Leadership Begins Before the Board Meeting

When the board of trustees of the Unitarian Universalist Church of Annapolis, MD, completed a strategic plan a few years ago, it realized it would also have to revamp the way it did business.

Then-president, Nancy Proctor, said that the trustees’ meetings typically ran long and included many items that didn’t need board attention. “We realized,” she said, “that if the congregation was going to grow it had to change the way it was governed.”

The first task was to identify those issues that only the board could deal with. Proctor said, “If you don’t know what the important issues are, the agenda can quickly get filled up with items that do not require discussion or action by the board.”

Much of what determines the effectiveness of a meeting happens well before it starts. The agenda should be laid out a week or so before the meeting, in time for it to be mailed to board members with a packet of related materials, including staff reports. That way board members can show up for the meeting informed and ready to do business.

In some congregations what is worthy of the board’s time is decided by an executive committee, in others by the president and the minister, perhaps joined by the vice president. Some boards operate on the principle that if an issue has no impact on the budget or on policy it should be decided at the committee level. This not only focuses the board on work that only it can do but also enriches committee work.

The Annapolis board starts each year with a retreat at which it sets strategic goals for the coming year, including who is accountable for what, and when. Proctor says, “These goals drive the agenda.” Here are other tools the board uses:

  • Each board member and the minister write a monthly report that is emailed before the meeting.
  • There are no oral presentations. Board members are asked to read the reports prior to each meeting.
  • Strategic reports on specific areas (reviewing progress, challenges, and where the congregation would like to be in three to five years on an issue) are scheduled for each meeting.
  • Board officers meet a few days before each board meeting. As president, Proctor prepared the agenda, placing strategic items first. She says, “I emailed a draft a couple of days before the full meeting. We use a consent agenda which allows members to adopt items en-bloc without discussion. When this agenda is presented, any one can ask to extract an item. If someone does, then the item is removed and added to the regular agenda. No need for discussion or a second.”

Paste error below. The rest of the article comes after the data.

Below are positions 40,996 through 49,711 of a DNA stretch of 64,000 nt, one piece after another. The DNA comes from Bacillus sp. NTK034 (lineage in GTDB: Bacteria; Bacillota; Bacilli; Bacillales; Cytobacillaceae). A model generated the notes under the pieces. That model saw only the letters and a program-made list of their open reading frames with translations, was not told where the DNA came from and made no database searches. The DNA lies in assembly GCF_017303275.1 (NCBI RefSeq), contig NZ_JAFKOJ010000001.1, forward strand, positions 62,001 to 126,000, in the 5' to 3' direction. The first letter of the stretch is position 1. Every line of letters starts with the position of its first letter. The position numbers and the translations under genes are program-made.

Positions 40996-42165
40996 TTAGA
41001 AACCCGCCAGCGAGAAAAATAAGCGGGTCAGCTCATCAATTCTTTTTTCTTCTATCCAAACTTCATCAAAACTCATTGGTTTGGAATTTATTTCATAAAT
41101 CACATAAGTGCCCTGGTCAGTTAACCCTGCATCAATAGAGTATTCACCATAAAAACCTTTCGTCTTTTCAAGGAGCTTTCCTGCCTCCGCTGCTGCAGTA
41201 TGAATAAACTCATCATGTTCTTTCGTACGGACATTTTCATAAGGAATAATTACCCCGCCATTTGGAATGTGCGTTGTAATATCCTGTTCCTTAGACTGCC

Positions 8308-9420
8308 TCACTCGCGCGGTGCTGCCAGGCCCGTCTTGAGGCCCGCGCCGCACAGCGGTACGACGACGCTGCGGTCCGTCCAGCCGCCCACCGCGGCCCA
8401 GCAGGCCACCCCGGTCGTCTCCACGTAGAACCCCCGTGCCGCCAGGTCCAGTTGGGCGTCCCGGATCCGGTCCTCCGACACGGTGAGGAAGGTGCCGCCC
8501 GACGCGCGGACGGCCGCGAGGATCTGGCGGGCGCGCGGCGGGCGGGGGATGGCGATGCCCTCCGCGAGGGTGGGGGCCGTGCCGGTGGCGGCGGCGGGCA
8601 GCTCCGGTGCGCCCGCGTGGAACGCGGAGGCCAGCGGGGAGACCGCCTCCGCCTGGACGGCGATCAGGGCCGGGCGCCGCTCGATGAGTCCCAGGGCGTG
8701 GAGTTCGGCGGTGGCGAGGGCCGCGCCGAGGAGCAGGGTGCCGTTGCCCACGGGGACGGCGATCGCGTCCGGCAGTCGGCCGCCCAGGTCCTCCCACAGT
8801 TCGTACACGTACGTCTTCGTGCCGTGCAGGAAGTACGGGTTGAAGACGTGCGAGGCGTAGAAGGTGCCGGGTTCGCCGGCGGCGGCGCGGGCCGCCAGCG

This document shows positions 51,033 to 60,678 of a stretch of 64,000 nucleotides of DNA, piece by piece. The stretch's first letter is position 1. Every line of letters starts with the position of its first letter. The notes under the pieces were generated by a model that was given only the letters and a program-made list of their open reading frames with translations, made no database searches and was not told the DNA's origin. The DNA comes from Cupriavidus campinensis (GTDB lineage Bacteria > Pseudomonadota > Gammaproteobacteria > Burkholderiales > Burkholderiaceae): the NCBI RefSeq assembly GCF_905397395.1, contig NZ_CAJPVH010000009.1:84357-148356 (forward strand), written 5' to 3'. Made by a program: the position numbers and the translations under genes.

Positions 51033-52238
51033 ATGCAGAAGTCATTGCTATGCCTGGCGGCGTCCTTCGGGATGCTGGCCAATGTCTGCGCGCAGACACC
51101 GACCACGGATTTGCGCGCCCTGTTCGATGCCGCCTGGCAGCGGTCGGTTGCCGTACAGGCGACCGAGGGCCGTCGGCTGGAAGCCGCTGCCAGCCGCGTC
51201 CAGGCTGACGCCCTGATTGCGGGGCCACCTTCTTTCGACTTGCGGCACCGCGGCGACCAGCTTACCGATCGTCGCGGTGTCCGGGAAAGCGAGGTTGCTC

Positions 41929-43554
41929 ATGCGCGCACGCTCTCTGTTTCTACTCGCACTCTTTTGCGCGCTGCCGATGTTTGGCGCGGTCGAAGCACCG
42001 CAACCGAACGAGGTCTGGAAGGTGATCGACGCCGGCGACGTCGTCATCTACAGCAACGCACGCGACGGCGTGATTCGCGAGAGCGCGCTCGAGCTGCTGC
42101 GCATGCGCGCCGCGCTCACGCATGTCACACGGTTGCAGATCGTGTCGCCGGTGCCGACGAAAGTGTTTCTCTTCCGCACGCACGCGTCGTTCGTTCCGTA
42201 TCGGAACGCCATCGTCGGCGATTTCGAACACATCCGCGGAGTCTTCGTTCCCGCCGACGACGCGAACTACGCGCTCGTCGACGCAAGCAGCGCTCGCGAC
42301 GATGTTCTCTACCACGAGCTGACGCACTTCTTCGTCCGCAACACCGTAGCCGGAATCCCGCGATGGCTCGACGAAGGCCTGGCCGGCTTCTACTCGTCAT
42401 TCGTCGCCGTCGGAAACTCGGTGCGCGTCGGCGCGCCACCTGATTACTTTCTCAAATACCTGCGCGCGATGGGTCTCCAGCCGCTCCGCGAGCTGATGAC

Meetings at Annapolis begin with opening words and lighting of a chalice, followed by a check-in which can take up to thirty minutes. Proctor says, “While it may seem like this is not needed, it sets the tone that we are leaders of a faith community and that we minister to each other. We also have a board covenant which we read as opening words from time to time.”

She adds, “As president, I worked hard to keep people on track, discourage side conversations, and to keep things moving. No discussing the size of gravel for the parking lot on my watch. At the same time, laughter is good for the soul. People zone out after two hours. So it is a balancing act.”

When congregations in the Unitarian Universalist Association’s (UUA’s) Ballou Channing District ask for assistance with board meetings, district executive William Zelazny suggests they do the following:

  • Have a time during each meeting for discussion of visioning or long range planning. Put it early in the meeting so it won’t be dropped if time runs out.
  • Appoint a process observer who can comment if the board strays off topic.
  • Be firm about the end time.

At another congregation, the church board requests items a week in advance of the meeting. A day in advance, as many members of the board as possible meet to determine the agenda. At that meeting some items are delegated to committees or individuals without board action and some are deferred to future meetings.

Fifteen minutes before the end of the meeting the actions that need to happen before the next meeting are compiled, along with the name of the person who has agreed to do them. Items are also listed for next month’s meeting. Then the board does a quick process check, saying how the meeting was for each member and what could have been done better. Meetings are generally completed in two hours.

Here are other tips from Unitarian Universalist boardrooms:

  • Have at least one person who is thoroughly versed in the bylaws so that bylaw questions don’t have to be researched during the meeting.
  • Keep a year-to-year schedule of matters that have to be tended to annually, like budget deadlines, so they don’t create emergencies.
  • Be mindful of habits that can take up valuable time. When the talkative minister of one church retired, the board found it finished its work about thirty minutes sooner.

At one fellowship the board officers, also known as the executive committee, meet two weeks before the board meeting to set the agenda and do “nuts and bolts” business that doesn’t require full board approval. The Executive Committee also works on the wording of motions, which helps the Board meetings run smoothly. Said a former board president, “I hear a lot of positive comments from the Board about the meetings and our striving to keep them around one-and a half hours or less.”

About this Essay

Audio Essay Series: Volume 2: The Best of InterConnectionsTrack 7 (MP3, 5:41 minutes)

Author: Don Skinner

Read By: Karen McCarthy

Date of Release: 2006